124 F3d 214 United States v. A McDonald

124 F.3d 214

UNITED STATES of America, Plaintiff-Appellee,
Barbara A. McDONALD, Defendant-Appellant.

No. 97-50083.

United States Court of Appeals, Ninth Circuit.

Submitted Sept. 8, 1997.**
Decided Sept. 15, 1997.

NOTICE: Ninth Circuit Rule 36-3 provides that dispositions other than opinions or orders designated for publication are not precedential and should not be cited except when relevant under the doctrines of law of the case, res judicata, or collateral estoppel.

Appeal from the United States District Court for the Central District of California, No. CR-96-00808-JGD; John G. Davies, District Judge, Presiding.

Before HALL, BRUNETTI, and THOMAS, Circuit Judges.

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Barbara A. McDonald, a federal prisoner, appeals her conviction by nolo contendre plea for making a false declaration in a bankruptcy petition in violation of 18 U.S.C. § 152(3). We have jurisdiction pursuant to 28 U.S.C. § 1291, and we affirm.


McDonald contends that her plea of nolo contendre was obtained in violation of Fed.R.Crim.P. 11 because the district court failed to explain the nature of the charges to her as required by Rule 11(c)(1). This contention lacks merit.


We review de novo the district court's compliance with Rule 11. See United States v. Graibe, 946 F.2d 1428, 1431 (9th Cir.1991). Before accepting a guilty plea, the court must address the defendant personally in open court and inform her of "the nature of the charge to which the plea is offered." See Fed.R.Crim.P. 11(c)(1); United States v. Smith, 60 F.3d 595, 597 (9th Cir.1995). In addition, the court must engage in a colloquy with the defendant and elicit responses from her which demonstrate that the accused understands the nature of the charges. See United States v. Kamer, 781 F.2d 1380, 1385 (9th Cir.), cert. denied, 479 U.S. 819 (1986).


The record of the plea proceedings establishes that the district court fully complied with the requirements of Rule 11(c)(1). See United States v. Gastelum, 16 F.3d 996, 999 (9th Cir.1994) (claims of noncompliance with Rule 11 are resolved solely on the basis of Rule 11 transcript). In open court, the judge read from the information which set out the entire charge and the relevant facts. McDonald, a college graduate with some post-graduate education, acknowledged that her attorney had discussed the elements of the charges with her, that she understood the charges, and that she had no questions regarding the charges. When it appeared that McDonald was unwilling to concede the element of intent, the court refused to accept her guilty plea. After conferring with her attorney, McDonald entered a plea of nolo contendre on the grounds that she was denying intent but wanted to plead anyway because she felt that if she went to trial the jury would not believe that denial. The totality of these circumstances indicate that the court adequately set forth the meaning of the charges and that McDonald understood those charges. See United States v. Sharp, 941 F.2d 811, 816 (9th Cir.1991); compare United States v. Smith, 60 F.3d at 600 (vacating guilty plea and conviction based on district court's total failure to identify crime during Rule 11 colloquy).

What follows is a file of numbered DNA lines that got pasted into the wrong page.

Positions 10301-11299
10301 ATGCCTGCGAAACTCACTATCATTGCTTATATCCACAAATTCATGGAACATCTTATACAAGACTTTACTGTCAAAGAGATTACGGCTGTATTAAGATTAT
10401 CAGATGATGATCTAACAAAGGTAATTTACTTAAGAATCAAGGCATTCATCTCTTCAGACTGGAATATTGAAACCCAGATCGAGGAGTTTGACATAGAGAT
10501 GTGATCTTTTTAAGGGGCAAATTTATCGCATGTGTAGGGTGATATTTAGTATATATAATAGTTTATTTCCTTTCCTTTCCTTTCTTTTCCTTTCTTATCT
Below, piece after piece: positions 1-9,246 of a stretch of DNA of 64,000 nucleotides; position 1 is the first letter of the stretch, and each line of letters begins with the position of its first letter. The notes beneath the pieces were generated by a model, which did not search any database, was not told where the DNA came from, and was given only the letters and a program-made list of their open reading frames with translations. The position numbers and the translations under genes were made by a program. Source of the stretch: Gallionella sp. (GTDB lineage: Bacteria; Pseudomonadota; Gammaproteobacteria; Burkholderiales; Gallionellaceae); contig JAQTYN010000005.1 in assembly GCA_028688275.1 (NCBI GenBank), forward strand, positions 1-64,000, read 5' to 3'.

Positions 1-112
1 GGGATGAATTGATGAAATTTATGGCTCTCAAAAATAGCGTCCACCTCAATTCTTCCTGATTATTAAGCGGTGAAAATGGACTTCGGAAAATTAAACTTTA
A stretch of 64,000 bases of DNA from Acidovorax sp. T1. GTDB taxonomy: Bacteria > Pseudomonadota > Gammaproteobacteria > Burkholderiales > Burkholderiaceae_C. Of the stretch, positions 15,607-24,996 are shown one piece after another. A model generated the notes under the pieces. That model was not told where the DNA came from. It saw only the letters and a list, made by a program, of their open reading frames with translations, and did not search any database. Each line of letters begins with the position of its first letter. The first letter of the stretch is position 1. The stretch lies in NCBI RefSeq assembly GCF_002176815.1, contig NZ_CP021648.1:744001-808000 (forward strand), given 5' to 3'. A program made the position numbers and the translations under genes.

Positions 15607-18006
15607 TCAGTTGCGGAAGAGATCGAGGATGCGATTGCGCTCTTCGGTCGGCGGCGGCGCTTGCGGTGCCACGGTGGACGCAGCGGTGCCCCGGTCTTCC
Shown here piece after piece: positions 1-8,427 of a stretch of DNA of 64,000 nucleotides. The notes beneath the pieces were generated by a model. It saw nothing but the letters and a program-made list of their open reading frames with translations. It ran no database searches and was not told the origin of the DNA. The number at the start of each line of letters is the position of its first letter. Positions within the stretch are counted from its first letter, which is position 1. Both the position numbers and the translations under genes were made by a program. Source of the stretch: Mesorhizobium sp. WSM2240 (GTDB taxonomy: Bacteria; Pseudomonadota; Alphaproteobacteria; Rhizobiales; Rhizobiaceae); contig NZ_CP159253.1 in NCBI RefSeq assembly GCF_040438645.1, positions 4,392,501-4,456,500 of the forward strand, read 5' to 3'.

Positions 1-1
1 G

McDonald's contention that the district court improperly participated in plea negotiations in violation of Rule 11(e)(1), also lacks merit. The district court did not participate in any negotiations between the government and McDonald. Rather, the court asked the government if the prior agreement would remain in effect if McDonald chose to enter a nolo contendre plea instead of a guilty plea. The government responded in the negative and no alternative agreement was negotiated. Accordingly, we conclude that there was no Rule 11(e)(1) violation. See United States v. Frank, 36 F.3d 898, 903 (9th Cir.1994) (pointing out that purpose of Rule 11(e) is to "keep the judge from shaping the plea bargain or persuading the defendant to accept particular terms").


Finally, McDonald contends that her plea was involuntary because it was the result of her need to be available to support her two children and by the court's comments that she would likely be convicted at trial. This contention lacks merit.

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We review de novo whether a plea was entered voluntarily. See Sharp, 941 F.2d at 815. "A plea which is coerced or induced by illicit promises is involuntary and void." See United States v. Zweber, 913 F.2d 705, 711 (9th Cir.1990); see also Iaea v. Sunn, 800 F.2d 861, 866 (9th Cir.1986).


Here, McDonald told the court repeatedly that she was entering her plea freely and voluntarily; that no one had threatened, coerced, or forced her to plead nolo contendre. She also added the following:


I'm free from all external coercion and pressure ... I'm not--it's not the criminal case that I feel internal pressure about. It's my children being in Las Vegas and me being here and having to take the time.


This "internal pressure" did not render her plea involuntary. See Zweber, 913 F.2d at 711.


Nor did the judge's comments about the likelihood of conviction render her plea involuntary. The court's remarks were made after McDonald indicated she wanted to plead nolo contendre and were part of the court's analysis under Rule 11(b) as to whether to accept the plea. See Fed.R.Crim.P. 11(b). Accordingly, the comments were not geared towards inducing McDonald to enter her plea of nolo contendre. See Frank, 36 F.3d at 902.




The panel unanimously finds this case suitable for decision without oral argument. See Fed.R.App.P. 34(a); 9th Cir.R. 34-4


This disposition is not appropriate for publication and may not be cited to or by the courts of this circuit except as provided by 9th Cir.R. 36-3